Nobody can ever know that they've seen the biggest elephant, or the biggest black hole. That's why your original question didn't make much sense.

It appears you have thought some more about this following my initial response and come up with a more sensible question: is there a limit to the size of black holes? That's one we can discuss.
"Why are there no black holes bigger than the ones we've already seen?"

The diameter of a black hole event horizon determines the longest wave length of the radiation it can produce.
Does it? How so? What theory are you referring to?
The thermal temperature of the event horizon can not yet equal the thermal temperature of the surrounding vacuum which is colder and able to radiate at longer wavelengths.
The vacuum can't radiate, can it? Are you referring to the microwave background radiation?
Conservation of information (things and other stuff) stored on the surface of the horizon in planck length units probably requires the condition.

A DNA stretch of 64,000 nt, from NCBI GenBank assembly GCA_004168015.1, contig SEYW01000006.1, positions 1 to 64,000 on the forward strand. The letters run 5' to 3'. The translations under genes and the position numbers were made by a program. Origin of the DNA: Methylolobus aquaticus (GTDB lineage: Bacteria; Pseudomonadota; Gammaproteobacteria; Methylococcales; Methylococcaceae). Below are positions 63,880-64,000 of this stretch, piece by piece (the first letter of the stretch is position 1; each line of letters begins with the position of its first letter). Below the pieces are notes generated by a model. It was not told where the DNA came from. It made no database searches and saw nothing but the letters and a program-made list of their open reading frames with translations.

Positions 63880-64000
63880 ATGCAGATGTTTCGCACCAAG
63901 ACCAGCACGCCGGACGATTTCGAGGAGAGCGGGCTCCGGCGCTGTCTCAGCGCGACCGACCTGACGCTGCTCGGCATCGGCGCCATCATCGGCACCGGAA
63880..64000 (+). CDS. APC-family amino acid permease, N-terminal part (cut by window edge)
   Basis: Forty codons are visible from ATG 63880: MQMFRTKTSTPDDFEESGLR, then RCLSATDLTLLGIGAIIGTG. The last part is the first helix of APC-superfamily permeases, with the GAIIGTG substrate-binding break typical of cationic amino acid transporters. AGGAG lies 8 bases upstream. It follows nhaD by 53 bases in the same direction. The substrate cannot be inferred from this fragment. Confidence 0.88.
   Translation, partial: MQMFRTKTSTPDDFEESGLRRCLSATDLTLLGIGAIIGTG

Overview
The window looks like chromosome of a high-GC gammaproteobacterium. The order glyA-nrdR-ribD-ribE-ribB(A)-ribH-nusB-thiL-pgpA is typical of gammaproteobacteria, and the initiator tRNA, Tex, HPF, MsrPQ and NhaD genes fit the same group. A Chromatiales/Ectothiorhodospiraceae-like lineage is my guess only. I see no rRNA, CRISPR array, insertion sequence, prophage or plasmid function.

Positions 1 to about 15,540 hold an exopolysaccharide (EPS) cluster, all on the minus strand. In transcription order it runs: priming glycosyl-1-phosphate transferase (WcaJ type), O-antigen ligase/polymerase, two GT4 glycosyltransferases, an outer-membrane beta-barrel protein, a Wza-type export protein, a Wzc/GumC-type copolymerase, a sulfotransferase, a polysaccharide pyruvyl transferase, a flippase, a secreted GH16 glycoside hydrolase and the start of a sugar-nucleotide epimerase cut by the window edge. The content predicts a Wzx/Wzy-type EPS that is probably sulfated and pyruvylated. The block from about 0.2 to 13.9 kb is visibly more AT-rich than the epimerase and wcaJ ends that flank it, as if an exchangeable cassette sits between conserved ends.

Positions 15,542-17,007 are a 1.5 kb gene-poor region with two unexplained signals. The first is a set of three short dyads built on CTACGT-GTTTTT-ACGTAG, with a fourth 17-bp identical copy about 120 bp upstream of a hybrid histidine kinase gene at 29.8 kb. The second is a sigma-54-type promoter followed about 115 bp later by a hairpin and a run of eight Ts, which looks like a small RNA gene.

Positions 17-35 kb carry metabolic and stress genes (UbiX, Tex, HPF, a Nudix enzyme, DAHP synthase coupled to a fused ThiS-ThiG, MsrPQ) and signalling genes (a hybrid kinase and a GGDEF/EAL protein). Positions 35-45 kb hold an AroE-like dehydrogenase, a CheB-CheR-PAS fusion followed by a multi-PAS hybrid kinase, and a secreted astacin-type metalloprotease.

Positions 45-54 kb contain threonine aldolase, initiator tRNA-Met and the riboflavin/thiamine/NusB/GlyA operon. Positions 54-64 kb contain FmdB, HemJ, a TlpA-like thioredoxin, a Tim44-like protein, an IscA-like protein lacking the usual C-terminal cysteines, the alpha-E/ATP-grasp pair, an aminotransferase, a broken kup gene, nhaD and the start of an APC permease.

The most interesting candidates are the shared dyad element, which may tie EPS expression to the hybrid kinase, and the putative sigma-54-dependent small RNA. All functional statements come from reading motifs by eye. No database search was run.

What condition?
Something about the vacuum/spacetime/quantum mechanics is forcing them to evaporate to lose mass, limit horizon diameter & the corresponding longest frequency radiating wavelength.
There's Hawking radiation, which cases mass loss and hence horizon diameter decrease, but that doesn't put a limit on the size of a black hole, as far as I am aware. I can't think of anything that would impose such a limit. Can you suggest any specific mechanism?
Inflation has made the vacuum colder than the black holes. Why do they resist inflation?